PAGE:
Researchers at Arizona State University have received a four-year, $3 million grant from the National Science Foundation to use the interactive, engaging nature of digital narratives to invite deeper conversations about questions of scientific creativity and responsibility.
Higher education is obsessed with 3-D printing. Makerspaces and fab labs are sprouting like extruded weeds on college campuses, and everyone from business school deans to librarians are asking how 3-D printing and fabrication can be implemented in teaching.
Published as part of a series of short stories and essays over at Medium.com’s magazine Matter on climate change, climate fiction, and how to survive the future. Check out the entire series… The trouble with climate change is that it’s too slow: a creeping disaster causing incremental changes to our lives one year at a […]
An interview with Neal Stephenson about his new novel, Seveneves, humanity’s resilience, and more.
Climate fiction, or “cli fi,” can be a dreary genre. Storytellers like to make a grim business of climate change, populating their narratives with a humorless onslaught of death, destruction, drowned monuments, and starving children. Margaret Atwood is the conspicuous exception, somehow managing to tackle the subject, including these familiar elements, with deadpan wit and an irreverent playfulness, making it both more interesting and believable. The flood is coming, her MaddAddam trilogy promises, but there is hope.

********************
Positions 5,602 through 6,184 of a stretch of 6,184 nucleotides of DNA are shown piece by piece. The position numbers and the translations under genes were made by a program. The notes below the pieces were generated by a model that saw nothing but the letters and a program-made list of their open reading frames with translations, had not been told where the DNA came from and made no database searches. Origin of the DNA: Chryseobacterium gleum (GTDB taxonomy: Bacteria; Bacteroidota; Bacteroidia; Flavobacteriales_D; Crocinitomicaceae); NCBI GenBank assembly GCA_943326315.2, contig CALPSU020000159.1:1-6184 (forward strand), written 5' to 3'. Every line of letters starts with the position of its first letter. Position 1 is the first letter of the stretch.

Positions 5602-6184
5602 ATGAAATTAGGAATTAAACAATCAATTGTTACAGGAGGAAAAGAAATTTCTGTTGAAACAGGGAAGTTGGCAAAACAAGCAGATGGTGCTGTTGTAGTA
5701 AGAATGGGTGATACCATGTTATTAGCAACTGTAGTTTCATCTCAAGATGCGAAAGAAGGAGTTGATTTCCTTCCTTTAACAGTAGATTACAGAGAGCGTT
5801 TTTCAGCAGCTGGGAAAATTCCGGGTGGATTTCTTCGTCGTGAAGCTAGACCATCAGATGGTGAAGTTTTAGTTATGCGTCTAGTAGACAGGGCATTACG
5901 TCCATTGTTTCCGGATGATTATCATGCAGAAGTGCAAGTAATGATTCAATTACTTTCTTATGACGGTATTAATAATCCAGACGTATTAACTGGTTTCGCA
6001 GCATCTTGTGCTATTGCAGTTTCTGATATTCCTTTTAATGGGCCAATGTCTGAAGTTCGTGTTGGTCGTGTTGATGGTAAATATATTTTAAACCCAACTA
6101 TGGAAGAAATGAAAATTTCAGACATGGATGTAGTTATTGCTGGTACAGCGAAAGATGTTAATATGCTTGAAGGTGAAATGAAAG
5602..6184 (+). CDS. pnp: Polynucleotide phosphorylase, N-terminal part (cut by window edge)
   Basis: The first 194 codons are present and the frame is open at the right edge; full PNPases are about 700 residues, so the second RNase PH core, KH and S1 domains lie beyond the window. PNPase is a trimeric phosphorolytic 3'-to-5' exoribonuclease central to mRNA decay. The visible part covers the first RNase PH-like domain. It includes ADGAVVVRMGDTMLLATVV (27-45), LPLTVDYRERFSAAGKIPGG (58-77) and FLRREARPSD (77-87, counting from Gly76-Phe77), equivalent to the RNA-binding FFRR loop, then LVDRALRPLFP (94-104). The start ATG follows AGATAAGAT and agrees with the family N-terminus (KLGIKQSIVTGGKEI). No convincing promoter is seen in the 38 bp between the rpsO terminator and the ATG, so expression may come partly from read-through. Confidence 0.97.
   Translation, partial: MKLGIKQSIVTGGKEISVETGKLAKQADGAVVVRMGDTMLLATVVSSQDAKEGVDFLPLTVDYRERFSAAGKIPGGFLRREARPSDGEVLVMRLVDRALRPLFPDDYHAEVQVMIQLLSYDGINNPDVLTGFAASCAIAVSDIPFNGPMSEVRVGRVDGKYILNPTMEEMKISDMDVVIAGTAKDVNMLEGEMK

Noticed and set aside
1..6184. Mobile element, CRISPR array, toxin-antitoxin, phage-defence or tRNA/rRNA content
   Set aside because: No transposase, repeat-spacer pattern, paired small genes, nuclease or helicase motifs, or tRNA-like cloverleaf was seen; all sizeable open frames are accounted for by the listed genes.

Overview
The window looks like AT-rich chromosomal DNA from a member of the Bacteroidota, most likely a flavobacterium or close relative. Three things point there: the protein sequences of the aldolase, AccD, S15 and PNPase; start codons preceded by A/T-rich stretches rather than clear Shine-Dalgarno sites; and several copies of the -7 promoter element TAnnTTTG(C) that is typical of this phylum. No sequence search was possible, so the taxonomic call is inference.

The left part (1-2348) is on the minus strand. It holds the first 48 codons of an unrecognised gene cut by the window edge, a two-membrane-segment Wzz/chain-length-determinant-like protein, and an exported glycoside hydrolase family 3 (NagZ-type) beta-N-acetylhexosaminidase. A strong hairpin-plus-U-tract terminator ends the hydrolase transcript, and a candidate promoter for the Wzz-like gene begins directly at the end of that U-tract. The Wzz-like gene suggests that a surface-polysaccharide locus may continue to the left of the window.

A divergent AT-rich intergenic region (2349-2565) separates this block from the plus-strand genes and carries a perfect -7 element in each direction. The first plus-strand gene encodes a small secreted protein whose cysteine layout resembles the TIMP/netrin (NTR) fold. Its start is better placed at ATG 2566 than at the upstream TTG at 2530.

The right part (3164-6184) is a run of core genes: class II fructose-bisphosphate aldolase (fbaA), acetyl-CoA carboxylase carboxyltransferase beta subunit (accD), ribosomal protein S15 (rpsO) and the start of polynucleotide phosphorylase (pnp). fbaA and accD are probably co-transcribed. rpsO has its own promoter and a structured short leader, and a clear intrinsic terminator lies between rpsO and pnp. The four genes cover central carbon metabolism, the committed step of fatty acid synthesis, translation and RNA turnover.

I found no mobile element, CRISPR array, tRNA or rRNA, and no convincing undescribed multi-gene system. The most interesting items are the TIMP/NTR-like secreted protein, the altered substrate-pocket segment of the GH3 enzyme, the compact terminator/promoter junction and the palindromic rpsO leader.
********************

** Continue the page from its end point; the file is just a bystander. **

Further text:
Launch event for Project Hieroglyph’s first anthology, Hieroglyph: Stories and Visions for a Better Future (HarperCollins, 2014) at the Crescent Ballroom in Phoenix, AZ on October 22, 2014.
This anthology unites twenty of today’s leading thinkers, writers, and visionaries to contribute works of “techno-optimism” that challenge us to dream and do Big Stuff.
On April 25, 2014, Ed Finn spoke at the 2014 Congress on the Future of Engineering Software, in Scottsdale, Arizona, about the Center about thinking big, science, technology and the power of narratives to shape the future.
This article originally appeared on ASU News Ed Finn, director of ASU’s Center for Science and the Imagination, and an assistant professor in the School of Arts, Media and Engineering and the Department of English, was featured on the public radio program To the Best of Our Knowledge, in an episode titled “Imagining Possible Worlds,” about science […]
I recently read about the launches of both an “ultrasecure” mobile phone for protecting privacy and a clip-on camera that takes a picture of everything you do at 30-second intervals. Our cultural relationship with data is more complicated and contradictory than it has ever been, and our debates on the subject almost always center on privacy. But privacy, the notion that only you should be able to control information about yourself, cloaks a deeper tension between information and meaning, between databases and insights.
In this episode of 5 Burning Questions, we talk with Ed Finn, director of the Center for Science and the Imagination and assistant professor in ASU’s School of Arts, Media and Engineering and Department of English, about science fiction, narrative, the humanities and the future.
Edutainment Wizard and Creative Conjurer
Don Marinelli, Ph.D., is the co-founder of the Carnegie Mellon University Entertainment Technology Center (ETC), together with the late Randy Pausch of “The Last Lecture ” fame. Dr. Marinelli’s book, “The Comet and the Tornado” recounts the coming together of a drama professor and a computer scientist to create the unique educational vision that is the ETC.
This post originally appeared in The Huffington Post as part of their TEDWeekends series. The post is a response to Theo Jansen’s TED talk, “My creations, a new form of life,” about Jansen’s wind-powered mechanical beach-walkers, which he calls strandbeests. To learn more about Jansen and the strandbeests, watch the original TED talk and read […]